International Role for Toi Ohomai Social Work Lecturer
Thursday, 28 Nov 2019
Toi Ohomai Institute of Technology Social Services Lecturer Donna Guy has been appointed to the International Association for Social Work with Groups (IASWG) board of directors becoming the first person New Zealander to do so.
An international association for social workers and allied helping professionals engaged in group work, IASWG promotes excellence in practice, education, field instruction, research and publication.
Donna, who is based at Mokoia Campus at Rotorua, says for 12 years she has been recovering from a spinal injury, which has left her with some permanent damage, but she hasn’t let that hold her back
“For my heart, my appointment is monumental. I have always been a very goal-orientated person, who sets high expectations for success. Over the years as I have transitioned from Olympic athlete to a single mum recovering from a significant spinal injury and on to my current role of academic educator and researcher, I have learned it is critical to always have those big dreams and out-there visions.
“My appointment to the IASWG board of directors is really ‘out of the box’ and something I had thought about but hadn’t quite seen myself as being good enough for. This time six months ago I would not have envisioned being nominated let alone. What a confidence boost it has been!
“As the news sinks in, I realise I am ready for this new pathway. I have always known that a big part of achieving my past dreams or goals is the joy that comes with sharing such achievements with one’s family, whanau and community. Therefore, I am genuinely excited to be in a position in which I can make a difference not only locally or nationally but on a global scale. Like many other social workers and educators there is wide concern about the current position of our world and specifically what this will mean for future generations.”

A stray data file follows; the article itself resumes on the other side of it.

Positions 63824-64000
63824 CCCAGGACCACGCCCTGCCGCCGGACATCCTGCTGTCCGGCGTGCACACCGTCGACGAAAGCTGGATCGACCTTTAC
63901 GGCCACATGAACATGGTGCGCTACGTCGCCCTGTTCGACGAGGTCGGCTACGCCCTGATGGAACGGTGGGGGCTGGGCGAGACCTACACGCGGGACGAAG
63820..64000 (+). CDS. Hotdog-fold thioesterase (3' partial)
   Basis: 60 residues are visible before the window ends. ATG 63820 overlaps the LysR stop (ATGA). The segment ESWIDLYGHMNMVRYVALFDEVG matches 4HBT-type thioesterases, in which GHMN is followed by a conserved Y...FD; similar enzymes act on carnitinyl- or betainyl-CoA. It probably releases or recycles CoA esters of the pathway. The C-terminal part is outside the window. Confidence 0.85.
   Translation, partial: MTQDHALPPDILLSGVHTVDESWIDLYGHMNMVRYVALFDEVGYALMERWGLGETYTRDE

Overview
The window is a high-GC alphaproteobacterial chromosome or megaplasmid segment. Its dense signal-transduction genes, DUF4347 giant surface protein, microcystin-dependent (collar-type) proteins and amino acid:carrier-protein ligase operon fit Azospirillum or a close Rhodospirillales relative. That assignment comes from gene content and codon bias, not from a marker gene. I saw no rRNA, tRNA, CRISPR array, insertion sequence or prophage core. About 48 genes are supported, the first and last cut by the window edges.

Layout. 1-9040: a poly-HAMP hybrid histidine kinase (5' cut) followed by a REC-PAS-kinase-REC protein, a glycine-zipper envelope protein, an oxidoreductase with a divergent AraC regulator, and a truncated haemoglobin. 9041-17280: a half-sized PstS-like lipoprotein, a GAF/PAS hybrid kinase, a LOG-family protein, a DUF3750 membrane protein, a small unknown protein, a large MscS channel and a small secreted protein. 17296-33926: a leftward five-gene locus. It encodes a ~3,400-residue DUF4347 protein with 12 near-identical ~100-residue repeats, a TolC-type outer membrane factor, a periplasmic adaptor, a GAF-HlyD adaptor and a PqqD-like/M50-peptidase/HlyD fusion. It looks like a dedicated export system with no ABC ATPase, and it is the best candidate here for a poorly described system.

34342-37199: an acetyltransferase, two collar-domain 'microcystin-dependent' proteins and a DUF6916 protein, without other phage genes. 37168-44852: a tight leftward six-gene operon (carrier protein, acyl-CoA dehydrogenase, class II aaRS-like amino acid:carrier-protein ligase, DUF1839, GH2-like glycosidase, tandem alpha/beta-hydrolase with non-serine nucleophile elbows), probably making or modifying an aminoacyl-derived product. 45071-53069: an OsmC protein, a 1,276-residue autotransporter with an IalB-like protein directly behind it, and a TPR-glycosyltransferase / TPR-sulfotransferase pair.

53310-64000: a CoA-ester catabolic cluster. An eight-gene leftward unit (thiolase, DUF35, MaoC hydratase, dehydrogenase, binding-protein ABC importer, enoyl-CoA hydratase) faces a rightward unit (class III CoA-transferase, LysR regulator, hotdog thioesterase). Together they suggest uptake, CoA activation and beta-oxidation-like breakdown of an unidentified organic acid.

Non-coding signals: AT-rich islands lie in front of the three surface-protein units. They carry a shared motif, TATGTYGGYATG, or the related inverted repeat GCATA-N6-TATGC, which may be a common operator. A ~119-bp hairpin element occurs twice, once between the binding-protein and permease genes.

Donna says her appointment will provide her with a range of resources that will provide benefits for herself, her colleagues and the students she teaches including access to current and relevant resources, curriculum from other universities and IASWG practice standards.
She says she is also keen to explore further opportunities for Toi Ohomai to gain international fieldwork education placements.
“As the first person from New Zealand elected to the IASWG Board of Directors, I look forward to enjoying multiple benefits for Toi Ohomai, the Bachelor of Social Work and students. However, I also hope to be in a position to bring some diversity at a global level. A core mandate of the IASWG , and social work, is to advocate for social justice and work to ensure oppressed peoples and communities, particularly indigenous voices are heard. I believe I can offer my IASWG international peers, not only an international lens but also an indigenous perspective.
“Also my aim, is to expand the IASWG competency standards further than just our Bachelor Social Work degree, rather I aim to create the opportunities for expanding the possibility of group work at a national level and develop a way of ensuring best practice when working with groups and communities.
“Group work and community development are both critical components aspects of social work. Often we’re overwhelmed with the stereotypes existing in social work practice, recognising there is more to social work than care and protection.”
The role will require her to attend meetings in New York twice a year, with the first held earlier this month.
At the meeting, the first item on the agenda was for the board to vote on whether to officially recognize the Australia New Zealand chapter as the newest addition to IASWG.
Donna says she spoke on behalf of her peers to support the application after being elected as the representative for the new chapter.
“Over the past 18 months, I have worked in collaboration with several Australian Social Work educators and practitioners from a range of universities to develop and put forward a proposal for the first IASWG Australia New Zealand Chapter - or aptly named the ‘Chapter from Down Under. It is really exciting, we have slowly built some momentum, and in addition to our founding members we have developed a wider network of close to 40 social group workers.”